If The Queen contains a villain, it’s something institutional, perhaps that amorphous creature called "the media" (Frears’s film draws heavily on footage of contemporary news reports). Per the film, it’s they who chased Diana toward death—a stylized recreation of her flashbulb-strobed final minutes counts among the film’s biggest missteps—only to blithely transfer the burden of their guilt onto the Windsors, attacking an immensely proud, intractable, and aloof family over their insufficient grief for a woman who’d shown only indifference for their stiff-upper-lip values.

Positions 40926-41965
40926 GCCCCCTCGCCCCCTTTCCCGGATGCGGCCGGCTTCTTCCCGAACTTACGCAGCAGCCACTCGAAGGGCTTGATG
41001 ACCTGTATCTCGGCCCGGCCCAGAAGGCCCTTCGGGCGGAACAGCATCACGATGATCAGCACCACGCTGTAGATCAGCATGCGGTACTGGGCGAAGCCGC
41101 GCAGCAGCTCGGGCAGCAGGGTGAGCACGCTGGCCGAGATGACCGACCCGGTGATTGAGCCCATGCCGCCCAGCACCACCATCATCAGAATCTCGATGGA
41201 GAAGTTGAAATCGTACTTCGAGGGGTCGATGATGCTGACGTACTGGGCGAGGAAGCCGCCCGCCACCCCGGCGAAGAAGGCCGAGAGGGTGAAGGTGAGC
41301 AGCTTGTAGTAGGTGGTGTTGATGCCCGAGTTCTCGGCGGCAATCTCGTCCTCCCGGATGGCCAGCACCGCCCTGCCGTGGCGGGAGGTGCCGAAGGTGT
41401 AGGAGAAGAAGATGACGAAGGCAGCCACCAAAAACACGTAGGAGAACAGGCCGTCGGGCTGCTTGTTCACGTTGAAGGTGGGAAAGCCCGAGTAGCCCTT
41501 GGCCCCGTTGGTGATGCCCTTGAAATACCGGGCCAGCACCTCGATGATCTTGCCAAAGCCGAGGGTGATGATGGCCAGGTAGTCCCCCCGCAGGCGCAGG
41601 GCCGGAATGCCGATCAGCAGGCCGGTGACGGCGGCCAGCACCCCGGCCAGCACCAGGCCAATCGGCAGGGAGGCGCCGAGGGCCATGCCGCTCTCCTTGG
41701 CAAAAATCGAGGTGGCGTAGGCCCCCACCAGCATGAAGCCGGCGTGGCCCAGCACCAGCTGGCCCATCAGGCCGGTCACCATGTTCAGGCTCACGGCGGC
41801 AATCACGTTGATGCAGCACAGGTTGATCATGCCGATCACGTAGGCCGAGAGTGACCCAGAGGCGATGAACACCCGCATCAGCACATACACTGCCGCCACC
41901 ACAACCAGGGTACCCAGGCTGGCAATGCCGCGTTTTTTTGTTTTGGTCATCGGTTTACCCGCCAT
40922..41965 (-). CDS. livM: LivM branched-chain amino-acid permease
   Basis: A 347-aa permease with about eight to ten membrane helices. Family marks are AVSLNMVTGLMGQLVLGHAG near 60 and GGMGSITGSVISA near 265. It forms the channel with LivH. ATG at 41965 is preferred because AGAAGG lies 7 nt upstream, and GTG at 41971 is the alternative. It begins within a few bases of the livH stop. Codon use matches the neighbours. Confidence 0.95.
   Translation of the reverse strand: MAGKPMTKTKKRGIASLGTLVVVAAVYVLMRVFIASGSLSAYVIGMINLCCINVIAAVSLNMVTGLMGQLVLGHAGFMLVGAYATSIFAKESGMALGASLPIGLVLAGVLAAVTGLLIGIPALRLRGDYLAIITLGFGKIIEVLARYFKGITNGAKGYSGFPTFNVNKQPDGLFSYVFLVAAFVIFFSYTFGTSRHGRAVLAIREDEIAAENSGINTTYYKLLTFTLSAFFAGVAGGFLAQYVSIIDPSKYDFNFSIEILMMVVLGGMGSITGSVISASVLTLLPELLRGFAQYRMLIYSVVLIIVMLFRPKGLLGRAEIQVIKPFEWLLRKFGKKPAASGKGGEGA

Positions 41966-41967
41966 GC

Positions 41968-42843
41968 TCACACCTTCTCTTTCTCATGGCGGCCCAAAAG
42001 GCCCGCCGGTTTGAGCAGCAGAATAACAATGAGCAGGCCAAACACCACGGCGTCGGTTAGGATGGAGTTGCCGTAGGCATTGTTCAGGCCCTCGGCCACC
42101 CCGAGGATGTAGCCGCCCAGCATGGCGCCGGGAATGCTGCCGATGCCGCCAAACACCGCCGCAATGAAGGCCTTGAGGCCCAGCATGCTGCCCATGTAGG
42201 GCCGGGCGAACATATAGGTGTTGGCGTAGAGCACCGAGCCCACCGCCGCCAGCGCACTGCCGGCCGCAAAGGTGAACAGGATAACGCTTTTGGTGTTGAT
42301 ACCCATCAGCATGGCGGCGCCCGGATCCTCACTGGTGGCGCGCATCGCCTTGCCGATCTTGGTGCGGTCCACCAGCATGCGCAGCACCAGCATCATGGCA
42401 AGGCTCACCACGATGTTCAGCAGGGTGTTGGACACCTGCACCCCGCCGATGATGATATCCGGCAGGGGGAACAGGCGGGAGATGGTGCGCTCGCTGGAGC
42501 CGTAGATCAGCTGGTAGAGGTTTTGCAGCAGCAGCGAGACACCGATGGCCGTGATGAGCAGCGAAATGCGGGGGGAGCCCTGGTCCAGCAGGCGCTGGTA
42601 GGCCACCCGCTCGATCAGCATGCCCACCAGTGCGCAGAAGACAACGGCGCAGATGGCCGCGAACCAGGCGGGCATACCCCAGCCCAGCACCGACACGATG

Diana’s political greatness, like the unbeatable Mr. Blair’s, was an intuitive understanding of what’s required to be loved in this news-saturated fin-de-siècle—the calls for her sainthood don’t come because her charity work was anything far beyond Charles’s, but because she knew how to look chic while talking land mines. The Queen’s tension results from the tug between Elizabeth’s stoic, calcified conception of personal dignity, and Blair’s PR-savvy understanding that dignity must sometimes be shorn, on-camera, for the gratification of the crowd—after delivering his own televised eulogy, he pushes Her Majesty to follow suit. The picture’s challenge is that, in showing the Queen gradually brought to bridle by the will of the mob, it unearths a trove of ambiguities: we may be slightly horrified, or grimly amused, at the rigor mortis that centuries of blood-thinning breeding, obsession with form, and singular grammar has programmed into these royal persons, yet there is something sad in seeing them dragged down by the Jacobins of the booboisie, down into Blair’s cloying populism. The outpouring of grief for Diana is ridiculous—this Queen knows it, knows full well that the woman was a frivolous twit, and yet she has to betray her aristocratic vantage point and cater to 50 million emotionally spastic subjects, all for the sake of her Q ratings.